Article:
So what’s under the surface of the dance fighting in West Side Story? Well, while “America” may be a pretty straightforward critique of race in the United States, it is a solid update of the Romeo and Juliet class dynamic. There’s some interesting smarm in “Gee, Officer Krupke” about the nature of being latchkey kids and what contributes to “troubled youth.” While it’s primarily an update of Shakespeare, it’s also something a little bit more. I can’t really judge the singing and dancing — reviews of musicals often have strong takes on the matter, and I just don’t have an eye for it — but the storyline is compelling and the pacing carries the nearly three-hour epic better than expected. It won’t be something I revisit very often, but I found myself caught up in an update of a story that I already know. That’s an accomplishment, so my bold take on West Side Story is that it’s “an accomplishment.” Really going out on a limb here.

The Best Part: Probably “America,” but I was really interested in the reaction to the climactic fight. I don’t think it’s possible to “spoil” an update of Romeo and Juliet, but someone dies. It’s not supposed to get that bad, and the reaction of a bunch of kids — that they act like a bunch of kids for the first time — is eye-opening. It adds a touch of realism to a movie that’s mostly people jumping off stoops and throwing their arms wide to show how tough they are. These kids don’t want to be “tough” but they see no other option, and when it all goes bad they can’t handle it.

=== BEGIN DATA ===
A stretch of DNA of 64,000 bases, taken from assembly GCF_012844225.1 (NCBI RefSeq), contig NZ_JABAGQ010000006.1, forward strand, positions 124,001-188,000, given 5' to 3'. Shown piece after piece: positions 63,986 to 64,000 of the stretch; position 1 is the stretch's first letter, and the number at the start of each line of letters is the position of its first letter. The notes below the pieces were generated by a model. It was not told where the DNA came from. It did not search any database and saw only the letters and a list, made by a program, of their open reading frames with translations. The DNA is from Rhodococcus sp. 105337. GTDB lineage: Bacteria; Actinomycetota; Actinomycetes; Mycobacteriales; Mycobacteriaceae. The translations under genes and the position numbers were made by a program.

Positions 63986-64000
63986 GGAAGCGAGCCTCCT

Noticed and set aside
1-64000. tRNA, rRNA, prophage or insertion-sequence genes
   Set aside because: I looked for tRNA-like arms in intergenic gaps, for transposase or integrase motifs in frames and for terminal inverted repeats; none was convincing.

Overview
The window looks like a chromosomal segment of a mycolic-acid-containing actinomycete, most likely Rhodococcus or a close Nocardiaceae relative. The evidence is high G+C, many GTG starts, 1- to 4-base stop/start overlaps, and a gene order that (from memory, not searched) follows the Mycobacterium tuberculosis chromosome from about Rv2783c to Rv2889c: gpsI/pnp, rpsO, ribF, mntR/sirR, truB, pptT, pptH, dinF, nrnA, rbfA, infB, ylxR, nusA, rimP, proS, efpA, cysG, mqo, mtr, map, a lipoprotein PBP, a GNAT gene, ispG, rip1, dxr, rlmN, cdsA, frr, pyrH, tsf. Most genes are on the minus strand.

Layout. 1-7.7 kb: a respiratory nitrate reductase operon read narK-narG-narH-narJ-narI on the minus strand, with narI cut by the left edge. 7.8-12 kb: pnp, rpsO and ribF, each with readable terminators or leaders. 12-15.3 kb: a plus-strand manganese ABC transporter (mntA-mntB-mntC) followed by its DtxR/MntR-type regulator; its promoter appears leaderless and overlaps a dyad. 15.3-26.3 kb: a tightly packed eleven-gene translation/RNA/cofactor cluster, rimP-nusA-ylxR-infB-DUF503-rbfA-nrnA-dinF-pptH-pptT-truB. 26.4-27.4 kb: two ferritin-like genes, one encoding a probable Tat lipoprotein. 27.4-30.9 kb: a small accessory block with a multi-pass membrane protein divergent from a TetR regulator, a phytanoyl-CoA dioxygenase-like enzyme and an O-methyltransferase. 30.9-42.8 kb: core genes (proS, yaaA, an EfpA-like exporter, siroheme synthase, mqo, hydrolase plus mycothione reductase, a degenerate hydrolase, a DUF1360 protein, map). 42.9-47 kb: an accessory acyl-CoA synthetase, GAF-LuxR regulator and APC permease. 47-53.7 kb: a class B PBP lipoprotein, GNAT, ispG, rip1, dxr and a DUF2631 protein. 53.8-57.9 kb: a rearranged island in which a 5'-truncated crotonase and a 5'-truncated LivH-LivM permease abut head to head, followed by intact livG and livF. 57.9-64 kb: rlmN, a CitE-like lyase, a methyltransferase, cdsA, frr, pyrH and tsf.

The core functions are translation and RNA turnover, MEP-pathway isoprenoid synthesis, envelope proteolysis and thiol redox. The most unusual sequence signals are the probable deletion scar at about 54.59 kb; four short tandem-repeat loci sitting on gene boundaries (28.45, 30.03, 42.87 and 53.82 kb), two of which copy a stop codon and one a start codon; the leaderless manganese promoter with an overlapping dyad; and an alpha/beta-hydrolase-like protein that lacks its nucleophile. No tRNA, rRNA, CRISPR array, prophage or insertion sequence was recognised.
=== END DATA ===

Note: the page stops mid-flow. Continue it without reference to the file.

The Worst Part: Is it bad that it’s the love story itself for me? I don’t care about Tony and Maria. I get that it’s the construct around which the rest of the world turns, but I was never that interested in it. Even the absurd love story of Gigi drew me in more than Tony/Maria, but that’s probably a failing on my part.